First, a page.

Getting high on their own supply
What makes the Sherpa people, who have lived in the Himalayas for thousands of years, so well-adapted to the high-altitude life, able to function on oxygen levels that incapacitate or even kill others, has inspired plenty of investigation.
Past studies point to them having fewer red blood cells buthigher levels of nitric oxide, which open up arteries and keep blood flowing. It turns out, though, that genetic adaptation to a low-oxygen environment affects their whole metabolism.
The finding comes from research by scientists from the University of Cambridge monitoring Sherpas and “lowlanders” as they climbed to Everest Base Camp, 5,300 metres above sea level.
For most people hypobaric hypoxia (insufficient supply of oxygen due to low air pressure) sets in at about 3,000 metres. The peak of Everest is 8,848 metres, and anywhere above 8,000 metres is known as “the death zone”.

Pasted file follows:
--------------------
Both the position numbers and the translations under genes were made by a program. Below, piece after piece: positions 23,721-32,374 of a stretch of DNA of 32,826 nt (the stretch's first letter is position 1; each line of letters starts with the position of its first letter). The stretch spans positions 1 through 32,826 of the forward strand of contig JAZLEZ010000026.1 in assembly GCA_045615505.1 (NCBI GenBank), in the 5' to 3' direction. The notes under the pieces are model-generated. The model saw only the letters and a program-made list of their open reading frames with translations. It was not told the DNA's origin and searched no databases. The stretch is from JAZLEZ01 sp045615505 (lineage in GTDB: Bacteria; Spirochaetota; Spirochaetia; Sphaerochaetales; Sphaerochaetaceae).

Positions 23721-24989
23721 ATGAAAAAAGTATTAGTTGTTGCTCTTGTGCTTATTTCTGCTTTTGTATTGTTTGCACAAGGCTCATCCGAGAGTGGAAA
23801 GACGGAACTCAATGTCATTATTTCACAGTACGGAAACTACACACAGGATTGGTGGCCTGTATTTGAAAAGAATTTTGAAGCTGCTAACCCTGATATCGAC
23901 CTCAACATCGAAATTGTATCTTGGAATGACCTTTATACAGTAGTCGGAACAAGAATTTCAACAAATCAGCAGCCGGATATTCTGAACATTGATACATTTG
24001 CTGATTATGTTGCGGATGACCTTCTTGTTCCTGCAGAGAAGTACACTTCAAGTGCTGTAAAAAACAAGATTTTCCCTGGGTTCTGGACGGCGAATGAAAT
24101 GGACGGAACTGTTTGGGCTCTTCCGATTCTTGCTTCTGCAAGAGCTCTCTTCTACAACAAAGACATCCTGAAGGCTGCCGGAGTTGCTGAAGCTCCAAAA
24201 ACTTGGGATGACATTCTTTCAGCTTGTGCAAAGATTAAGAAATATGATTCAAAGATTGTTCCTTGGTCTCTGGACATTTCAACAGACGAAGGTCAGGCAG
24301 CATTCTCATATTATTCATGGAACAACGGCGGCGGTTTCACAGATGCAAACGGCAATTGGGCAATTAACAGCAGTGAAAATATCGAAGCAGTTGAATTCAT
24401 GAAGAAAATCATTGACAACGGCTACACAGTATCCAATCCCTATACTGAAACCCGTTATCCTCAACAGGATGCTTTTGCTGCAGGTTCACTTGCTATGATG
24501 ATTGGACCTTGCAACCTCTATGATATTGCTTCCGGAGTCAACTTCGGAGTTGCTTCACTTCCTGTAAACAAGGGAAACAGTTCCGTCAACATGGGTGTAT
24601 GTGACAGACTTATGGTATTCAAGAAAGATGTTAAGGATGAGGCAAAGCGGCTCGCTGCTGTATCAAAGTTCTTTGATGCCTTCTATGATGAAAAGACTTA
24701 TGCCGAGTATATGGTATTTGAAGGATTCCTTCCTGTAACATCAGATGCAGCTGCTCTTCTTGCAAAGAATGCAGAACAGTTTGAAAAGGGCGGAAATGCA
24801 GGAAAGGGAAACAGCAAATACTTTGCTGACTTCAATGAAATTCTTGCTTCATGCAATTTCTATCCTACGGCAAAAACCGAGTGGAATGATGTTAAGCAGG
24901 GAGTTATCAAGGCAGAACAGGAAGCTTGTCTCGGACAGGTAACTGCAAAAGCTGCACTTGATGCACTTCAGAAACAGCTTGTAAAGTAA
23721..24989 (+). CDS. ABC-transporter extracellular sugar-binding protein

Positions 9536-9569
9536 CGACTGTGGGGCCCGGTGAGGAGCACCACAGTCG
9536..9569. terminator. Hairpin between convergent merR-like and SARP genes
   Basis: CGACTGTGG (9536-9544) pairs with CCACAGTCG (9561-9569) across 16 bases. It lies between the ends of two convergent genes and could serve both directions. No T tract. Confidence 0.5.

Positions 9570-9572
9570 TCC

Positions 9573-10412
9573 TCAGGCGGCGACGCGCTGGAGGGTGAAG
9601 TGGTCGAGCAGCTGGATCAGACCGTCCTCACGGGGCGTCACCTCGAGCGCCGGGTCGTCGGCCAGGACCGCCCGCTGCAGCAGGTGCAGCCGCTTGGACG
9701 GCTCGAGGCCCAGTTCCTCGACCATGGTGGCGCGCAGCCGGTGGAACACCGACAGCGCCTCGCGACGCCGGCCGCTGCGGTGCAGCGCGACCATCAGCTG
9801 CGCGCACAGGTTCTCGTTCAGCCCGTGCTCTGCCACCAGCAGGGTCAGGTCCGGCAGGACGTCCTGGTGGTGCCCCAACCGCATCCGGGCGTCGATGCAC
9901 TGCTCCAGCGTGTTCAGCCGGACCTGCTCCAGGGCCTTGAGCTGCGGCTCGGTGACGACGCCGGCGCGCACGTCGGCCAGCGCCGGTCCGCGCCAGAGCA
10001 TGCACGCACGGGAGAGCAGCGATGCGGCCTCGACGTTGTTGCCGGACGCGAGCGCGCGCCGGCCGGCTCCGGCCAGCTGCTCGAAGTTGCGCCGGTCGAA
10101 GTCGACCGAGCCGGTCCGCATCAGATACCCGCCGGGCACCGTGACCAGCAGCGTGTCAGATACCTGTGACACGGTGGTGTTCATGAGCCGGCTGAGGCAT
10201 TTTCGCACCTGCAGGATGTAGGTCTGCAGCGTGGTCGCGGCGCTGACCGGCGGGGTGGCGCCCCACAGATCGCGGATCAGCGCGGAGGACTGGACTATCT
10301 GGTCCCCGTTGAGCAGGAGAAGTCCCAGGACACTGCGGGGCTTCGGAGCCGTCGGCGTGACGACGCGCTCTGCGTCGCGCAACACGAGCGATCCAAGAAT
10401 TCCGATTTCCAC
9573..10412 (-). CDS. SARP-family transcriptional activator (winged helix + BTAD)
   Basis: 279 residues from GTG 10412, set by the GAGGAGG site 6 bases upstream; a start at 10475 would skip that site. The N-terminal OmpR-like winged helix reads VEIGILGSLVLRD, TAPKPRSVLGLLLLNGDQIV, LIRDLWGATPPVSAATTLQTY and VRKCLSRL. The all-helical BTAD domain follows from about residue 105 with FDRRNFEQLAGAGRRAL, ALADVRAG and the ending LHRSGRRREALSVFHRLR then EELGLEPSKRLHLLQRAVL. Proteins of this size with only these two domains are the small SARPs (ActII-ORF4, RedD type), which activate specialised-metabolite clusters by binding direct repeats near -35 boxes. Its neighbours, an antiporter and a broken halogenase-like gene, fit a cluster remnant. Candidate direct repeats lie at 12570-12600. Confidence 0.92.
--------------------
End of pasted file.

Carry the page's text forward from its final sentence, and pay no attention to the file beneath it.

Using molecular, biochemical, physiological and genetic approaches to study the two groups, the researchers found that Sherpas demonstrated a lower capacity for fatty acid oxidation in skeletal muscles, along with more efficient use of oxygen, improved muscle energetics, and protection against oxidative stress.
These metabolic adaptations, the researchers write in the journal Proceedings of the National Academy of Science, appear to be related to an enriched gene known as the peroxisome proliferator-activated receptor A (PPARA).